In Focus: New York State Judge Rejects Kesha’s Claims in Dr. Luke Case

At-will employment—or lack thereof—is central to case

By Allen Smith, J.D. Apr 12, 2016

The New York State Supreme Court ruled against pop star Kesha on April 6 in her lawsuit versus producer Dr. Luke. Her failed claims included infliction of emotional distress, gender-based hate crimes and employment discrimination. The judge cited a lack of evidence and noted that since Kesha failed to plead that any of the alleged discrimination occurred in the state of New York, the court did not have jurisdiction.
(The New York Times)

Kesha’s Lawsuit Shows the Upside of At-Will Employment
Recording contracts make it much more difficult for celebrities to part ways than other employees. At-will employment allows either the employer or the employee to walk away from an employment relationship instantaneously. Kesha is bound by the provisions of a recording contract, and on Feb. 19 lost her motion for a preliminary injunction that would have blocked Sony and Dr. Luke from seeking damages if she released songs outside her contract.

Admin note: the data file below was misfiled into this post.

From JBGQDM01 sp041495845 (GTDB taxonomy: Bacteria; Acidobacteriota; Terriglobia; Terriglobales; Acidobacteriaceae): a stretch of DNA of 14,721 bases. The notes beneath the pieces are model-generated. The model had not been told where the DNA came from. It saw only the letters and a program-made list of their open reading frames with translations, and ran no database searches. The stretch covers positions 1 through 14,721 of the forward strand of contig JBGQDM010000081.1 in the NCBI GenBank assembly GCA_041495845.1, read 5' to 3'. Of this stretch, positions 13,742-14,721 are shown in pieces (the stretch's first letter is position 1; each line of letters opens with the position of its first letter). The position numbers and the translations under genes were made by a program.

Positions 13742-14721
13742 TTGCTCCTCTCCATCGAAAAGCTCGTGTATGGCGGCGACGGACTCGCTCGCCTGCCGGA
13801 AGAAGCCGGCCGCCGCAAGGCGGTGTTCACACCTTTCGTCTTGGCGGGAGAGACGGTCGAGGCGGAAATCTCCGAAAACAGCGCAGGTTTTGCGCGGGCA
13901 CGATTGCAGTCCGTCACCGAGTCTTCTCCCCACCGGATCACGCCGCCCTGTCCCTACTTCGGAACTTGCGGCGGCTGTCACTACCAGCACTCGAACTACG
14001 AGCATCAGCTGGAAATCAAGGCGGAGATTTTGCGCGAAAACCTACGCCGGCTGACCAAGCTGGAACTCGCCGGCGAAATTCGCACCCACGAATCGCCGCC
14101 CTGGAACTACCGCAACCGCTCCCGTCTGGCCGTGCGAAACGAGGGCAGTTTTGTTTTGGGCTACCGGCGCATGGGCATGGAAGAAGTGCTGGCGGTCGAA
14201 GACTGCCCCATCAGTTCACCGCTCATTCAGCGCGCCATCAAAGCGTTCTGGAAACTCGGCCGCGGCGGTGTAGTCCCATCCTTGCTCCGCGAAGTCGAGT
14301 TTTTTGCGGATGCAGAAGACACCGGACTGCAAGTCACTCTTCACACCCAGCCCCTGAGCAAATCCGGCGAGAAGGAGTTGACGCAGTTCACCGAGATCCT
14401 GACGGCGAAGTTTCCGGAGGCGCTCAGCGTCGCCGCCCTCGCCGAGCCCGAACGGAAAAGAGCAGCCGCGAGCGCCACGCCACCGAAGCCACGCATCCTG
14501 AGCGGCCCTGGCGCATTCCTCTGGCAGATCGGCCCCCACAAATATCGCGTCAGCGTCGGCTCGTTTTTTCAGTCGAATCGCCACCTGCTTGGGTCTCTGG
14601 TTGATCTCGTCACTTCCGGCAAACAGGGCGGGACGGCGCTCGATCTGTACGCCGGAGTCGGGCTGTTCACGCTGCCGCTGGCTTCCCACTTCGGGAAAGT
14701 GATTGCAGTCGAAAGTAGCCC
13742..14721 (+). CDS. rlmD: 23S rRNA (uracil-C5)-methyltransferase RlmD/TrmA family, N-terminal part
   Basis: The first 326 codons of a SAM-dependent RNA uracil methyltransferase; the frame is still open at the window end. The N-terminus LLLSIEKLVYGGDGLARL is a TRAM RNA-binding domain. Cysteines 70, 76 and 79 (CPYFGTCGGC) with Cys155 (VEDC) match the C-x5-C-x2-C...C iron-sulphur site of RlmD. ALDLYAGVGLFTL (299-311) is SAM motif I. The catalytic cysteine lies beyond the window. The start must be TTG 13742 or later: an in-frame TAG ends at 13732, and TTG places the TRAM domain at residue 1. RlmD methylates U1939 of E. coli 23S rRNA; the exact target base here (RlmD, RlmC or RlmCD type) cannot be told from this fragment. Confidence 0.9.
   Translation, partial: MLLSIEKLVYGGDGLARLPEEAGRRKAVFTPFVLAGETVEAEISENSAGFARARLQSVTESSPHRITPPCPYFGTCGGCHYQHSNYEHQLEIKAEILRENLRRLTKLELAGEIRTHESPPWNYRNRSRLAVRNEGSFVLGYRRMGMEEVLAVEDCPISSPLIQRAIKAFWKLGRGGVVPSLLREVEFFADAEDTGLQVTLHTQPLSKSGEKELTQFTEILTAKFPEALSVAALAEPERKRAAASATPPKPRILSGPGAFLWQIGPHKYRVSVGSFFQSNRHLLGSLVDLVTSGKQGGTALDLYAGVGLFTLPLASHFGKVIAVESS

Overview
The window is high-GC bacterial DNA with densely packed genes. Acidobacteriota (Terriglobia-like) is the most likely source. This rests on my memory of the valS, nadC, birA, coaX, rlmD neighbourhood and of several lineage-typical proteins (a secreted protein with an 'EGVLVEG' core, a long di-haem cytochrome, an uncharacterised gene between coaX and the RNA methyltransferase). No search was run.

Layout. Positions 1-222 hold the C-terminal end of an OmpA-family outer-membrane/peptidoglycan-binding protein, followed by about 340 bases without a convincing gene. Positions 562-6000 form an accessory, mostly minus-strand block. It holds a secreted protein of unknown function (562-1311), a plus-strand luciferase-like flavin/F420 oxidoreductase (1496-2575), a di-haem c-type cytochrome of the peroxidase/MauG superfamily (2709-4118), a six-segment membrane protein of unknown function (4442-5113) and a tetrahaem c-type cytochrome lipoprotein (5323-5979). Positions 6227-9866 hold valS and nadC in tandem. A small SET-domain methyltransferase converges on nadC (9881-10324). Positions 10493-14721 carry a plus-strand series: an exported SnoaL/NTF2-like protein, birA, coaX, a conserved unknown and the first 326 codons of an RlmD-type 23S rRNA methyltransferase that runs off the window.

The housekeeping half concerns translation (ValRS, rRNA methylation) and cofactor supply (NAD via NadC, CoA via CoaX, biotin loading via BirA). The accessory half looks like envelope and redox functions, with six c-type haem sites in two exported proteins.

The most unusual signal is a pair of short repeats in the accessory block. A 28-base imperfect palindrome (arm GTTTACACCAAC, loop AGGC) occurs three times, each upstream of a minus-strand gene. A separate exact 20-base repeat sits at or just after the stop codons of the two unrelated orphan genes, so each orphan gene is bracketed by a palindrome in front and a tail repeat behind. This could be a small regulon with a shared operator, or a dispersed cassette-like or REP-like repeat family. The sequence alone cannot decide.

(SHRM Online) 

Utah Supreme Court Holds Policy Manual Did Not Overcome At-Will Presumption
Often though employees allege that they are not employees at will, and that there was an employment contract. For example, in one case an employee maintained that a company’s employee manual created an implied contract because one of its policies stated that “tactical” workers were employees at will, but was silent as to “core” workers. The Supreme Court of Utah disagreed, however, ruling that the manual was merely silent as to the status of core employees. Silence was not enough to overcome the presumption of at-will employment.
(Binding the Law)

Alaska: PIP Does Not Modify At-Will Employment
And a performance improvement plan (PIP) did not alter an employee’s at-will status or spare him from termination, the Supreme Court of Alaska held. An employee sued his former employer, claiming his PIP had modified his at-will employee status. The PIP implied a promise of future employment in exchange for his demonstrated compliance, but the employer had unfairly prevented him from complying by firing him just days after the PIP was signed. But the PIP made no express promise of continued employment, the court found.

Md.: Agreement Interpreted as Providing Continuous For-Cause Employment
By contrast, the plain language of an employment agreement could only be interpreted as indicating that the parties reasonably expected and mutually assented to some degree of job security, the Court of Appeals of Maryland held in a separate case. It found that the agreement provided for “continuous for-cause employment.”
(Womble Carlyle)

Allen Smith, J.D., is the manager of workplace law content for SHRM. Follow him @SHRMlegaleditor.


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